Six Small Ears, Four Earmolds and
One Happy Household

By Jeannene Evenstad

I have three children: Kevin is ten, Brian is eight, and Emily is six. They were all born at the same local hospital, and each had a newborn hearing screening. When we left the hospital with Kevin, amongst all of our papers was a little card stating that Kevin had passed his newborn hearing screening. When I left the hospital with Brian and Emily, the little card had a different message: "Your child has been referred for further testing because he/she did not pass their screening." I still have the three cards taped in their baby books.

On Brian's second day of life, just before discharge, he was taken to the nursery for his hearing screening. The nurse brought him back explaining that he had not passed the screening. She reassured us that it was just a screening, and there are many reasons why a child might not pass. She emphasized the importance of bringing him back for another screening in a few days. He had me very concerned the first few days at home because he never startled to his toddler brother's shrills or the dog barking. The funny part is I didn't associate the fact he didn't startle with not passing the hearing screening. Looking back, could this have been "denial?" We took him back to the hospital a few days later for another screening. Again, he did not pass. The hospital referred us on to an audiologist for further testing. We went home convinced the screenings had been done improperly every time. (More denial?)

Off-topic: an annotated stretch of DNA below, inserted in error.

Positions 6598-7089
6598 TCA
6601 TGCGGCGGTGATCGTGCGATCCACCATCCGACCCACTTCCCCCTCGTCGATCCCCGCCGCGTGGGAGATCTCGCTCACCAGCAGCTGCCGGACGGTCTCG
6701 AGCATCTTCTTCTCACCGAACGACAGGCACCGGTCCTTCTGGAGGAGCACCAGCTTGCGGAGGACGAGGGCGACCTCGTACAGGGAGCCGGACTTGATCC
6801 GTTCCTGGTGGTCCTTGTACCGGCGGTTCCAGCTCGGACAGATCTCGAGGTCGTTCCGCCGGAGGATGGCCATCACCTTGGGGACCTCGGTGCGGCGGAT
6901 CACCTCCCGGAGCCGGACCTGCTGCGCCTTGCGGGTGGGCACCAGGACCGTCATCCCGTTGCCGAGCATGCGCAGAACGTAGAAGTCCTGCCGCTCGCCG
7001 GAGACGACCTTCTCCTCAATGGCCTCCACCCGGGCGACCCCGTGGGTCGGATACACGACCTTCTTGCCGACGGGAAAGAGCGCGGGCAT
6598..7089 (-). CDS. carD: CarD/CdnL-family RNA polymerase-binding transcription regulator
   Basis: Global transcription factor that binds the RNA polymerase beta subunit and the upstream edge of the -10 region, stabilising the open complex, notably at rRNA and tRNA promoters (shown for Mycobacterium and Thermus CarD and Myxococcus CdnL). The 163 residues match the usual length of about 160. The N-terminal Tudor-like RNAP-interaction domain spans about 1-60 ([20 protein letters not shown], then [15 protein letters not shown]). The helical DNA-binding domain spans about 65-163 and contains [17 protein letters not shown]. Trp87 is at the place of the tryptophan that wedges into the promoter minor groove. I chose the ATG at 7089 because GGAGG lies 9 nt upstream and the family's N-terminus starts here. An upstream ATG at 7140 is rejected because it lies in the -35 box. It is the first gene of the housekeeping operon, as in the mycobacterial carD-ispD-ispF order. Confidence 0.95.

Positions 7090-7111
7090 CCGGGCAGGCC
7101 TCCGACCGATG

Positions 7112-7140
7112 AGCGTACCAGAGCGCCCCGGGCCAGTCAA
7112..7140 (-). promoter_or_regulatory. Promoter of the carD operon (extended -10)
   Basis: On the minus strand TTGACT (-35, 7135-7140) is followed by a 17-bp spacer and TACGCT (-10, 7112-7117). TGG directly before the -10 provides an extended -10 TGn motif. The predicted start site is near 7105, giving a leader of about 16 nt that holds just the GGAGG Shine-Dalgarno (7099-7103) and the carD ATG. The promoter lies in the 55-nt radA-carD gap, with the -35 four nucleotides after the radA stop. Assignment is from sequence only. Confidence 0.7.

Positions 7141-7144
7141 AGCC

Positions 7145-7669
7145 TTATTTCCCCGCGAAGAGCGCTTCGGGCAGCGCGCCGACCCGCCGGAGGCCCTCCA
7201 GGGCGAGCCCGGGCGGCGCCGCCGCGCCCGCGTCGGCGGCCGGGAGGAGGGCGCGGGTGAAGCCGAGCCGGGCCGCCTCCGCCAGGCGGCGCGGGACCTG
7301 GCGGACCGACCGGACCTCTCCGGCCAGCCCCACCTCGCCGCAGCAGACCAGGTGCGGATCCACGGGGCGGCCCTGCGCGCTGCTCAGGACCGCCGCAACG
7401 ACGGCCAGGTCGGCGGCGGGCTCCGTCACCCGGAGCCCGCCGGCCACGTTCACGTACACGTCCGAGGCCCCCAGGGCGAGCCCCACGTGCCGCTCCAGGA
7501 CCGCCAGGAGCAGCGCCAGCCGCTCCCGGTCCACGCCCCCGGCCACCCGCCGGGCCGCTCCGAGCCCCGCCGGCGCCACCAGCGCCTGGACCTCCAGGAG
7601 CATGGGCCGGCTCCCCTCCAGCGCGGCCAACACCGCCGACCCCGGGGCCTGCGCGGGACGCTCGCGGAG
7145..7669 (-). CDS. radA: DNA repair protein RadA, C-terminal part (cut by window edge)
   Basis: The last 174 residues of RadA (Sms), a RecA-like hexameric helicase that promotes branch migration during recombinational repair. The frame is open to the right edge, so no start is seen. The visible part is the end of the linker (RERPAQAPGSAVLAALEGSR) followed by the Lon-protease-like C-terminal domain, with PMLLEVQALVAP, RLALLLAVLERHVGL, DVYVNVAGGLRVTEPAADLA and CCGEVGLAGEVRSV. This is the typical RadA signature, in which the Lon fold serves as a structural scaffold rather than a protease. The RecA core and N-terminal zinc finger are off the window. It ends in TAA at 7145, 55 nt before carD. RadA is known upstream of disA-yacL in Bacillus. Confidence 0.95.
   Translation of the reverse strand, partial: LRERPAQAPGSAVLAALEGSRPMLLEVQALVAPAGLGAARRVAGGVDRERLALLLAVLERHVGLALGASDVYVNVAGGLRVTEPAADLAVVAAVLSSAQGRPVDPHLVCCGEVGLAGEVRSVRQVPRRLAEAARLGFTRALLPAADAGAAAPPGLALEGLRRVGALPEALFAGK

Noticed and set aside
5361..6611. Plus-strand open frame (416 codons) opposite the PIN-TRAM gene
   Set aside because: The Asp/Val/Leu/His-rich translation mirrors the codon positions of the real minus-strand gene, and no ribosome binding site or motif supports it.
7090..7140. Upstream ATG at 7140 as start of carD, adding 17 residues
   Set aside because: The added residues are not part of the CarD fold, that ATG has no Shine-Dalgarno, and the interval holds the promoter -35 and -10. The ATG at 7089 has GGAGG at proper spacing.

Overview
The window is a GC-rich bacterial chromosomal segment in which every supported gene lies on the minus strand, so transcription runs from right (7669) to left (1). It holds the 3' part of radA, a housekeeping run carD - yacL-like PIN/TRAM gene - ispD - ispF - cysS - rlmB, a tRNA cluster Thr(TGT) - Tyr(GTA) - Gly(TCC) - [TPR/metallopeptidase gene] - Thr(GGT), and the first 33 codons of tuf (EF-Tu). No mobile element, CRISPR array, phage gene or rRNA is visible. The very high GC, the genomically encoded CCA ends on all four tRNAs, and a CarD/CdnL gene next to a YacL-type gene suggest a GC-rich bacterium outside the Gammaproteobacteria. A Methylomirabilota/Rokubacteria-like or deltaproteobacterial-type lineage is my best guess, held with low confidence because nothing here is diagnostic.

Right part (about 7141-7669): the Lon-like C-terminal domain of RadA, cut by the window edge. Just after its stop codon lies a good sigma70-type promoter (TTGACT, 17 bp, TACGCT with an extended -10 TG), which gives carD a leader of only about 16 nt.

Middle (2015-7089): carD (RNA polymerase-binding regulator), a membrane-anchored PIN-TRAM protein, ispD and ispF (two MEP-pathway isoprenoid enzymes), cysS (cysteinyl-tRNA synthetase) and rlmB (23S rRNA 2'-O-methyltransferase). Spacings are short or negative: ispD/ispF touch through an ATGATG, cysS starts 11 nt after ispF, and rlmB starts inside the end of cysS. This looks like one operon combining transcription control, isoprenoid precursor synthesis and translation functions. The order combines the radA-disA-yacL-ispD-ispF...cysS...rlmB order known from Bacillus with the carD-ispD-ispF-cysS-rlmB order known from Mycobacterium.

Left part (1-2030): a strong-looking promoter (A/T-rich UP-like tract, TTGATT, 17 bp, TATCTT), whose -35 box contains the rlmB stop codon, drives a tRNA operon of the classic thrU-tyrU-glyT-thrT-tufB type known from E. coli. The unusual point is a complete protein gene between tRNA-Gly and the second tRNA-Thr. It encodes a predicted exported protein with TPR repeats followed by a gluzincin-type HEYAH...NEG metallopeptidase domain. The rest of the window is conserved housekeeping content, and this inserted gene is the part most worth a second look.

We called the next morning, and made an appointment for his ABR (Auditory Brainstem Response testing). For two weeks we ran our own highly scientific tests: we dropped pans, clapped our hands right behind his head, rang the doorbell so the dog would bark, and more. I don't think he ever startled. It was becoming obvious that Brian wasn't hearing. However, we still came up with reasons as to why he wasn't startling. My favorite reason came from the person who told me a baby will not startle because they hear so many noises in the womb that they get used to noises and just ignore them. Do you think we ever broached the subject that my husband has two sisters, one is Deaf, and the other is hard of hearing? They don't live near us, so we ignored that part of our family history. DENIAL? You bet! Besides, they have five perfectly hearing kids between the two of them.

Brian had his first ABR on the day he turned two weeks old. The test went smoothly. The audiologist explained that the ABR results suggested that he had a moderate to profound sensorineural hearing loss. She also convinced me that I did not cause his hearing loss because I saw a loud movie during my first trimester. Logically I knew this, but doesn't mom always need to take the blame? During this visit we were introduced to the audiologist who would make Brian's ear molds and fit him with hearing aids if we chose this route. Karen would become an instrumental person in our family's lives. She is no longer our audiologist, but my children's audiograms are still sent to her. She was the first person I called when Brian received his first set of digital hearing aids, and they helped him to hear so much more. Who else would understand my excitement?

I cried most of the day after we left the hospital, but in a way I was relieved. All along we knew he couldn't hear, and now we could stop denying the obvious. The two weeks of not knowing was far more stressful than finally knowing. We now had knowledge and power. We were no longer in a state of limbo. We were in control now. We could research, ask questions, and make decisions. I remember waking up the next morning feeling really good and ready to start our journey.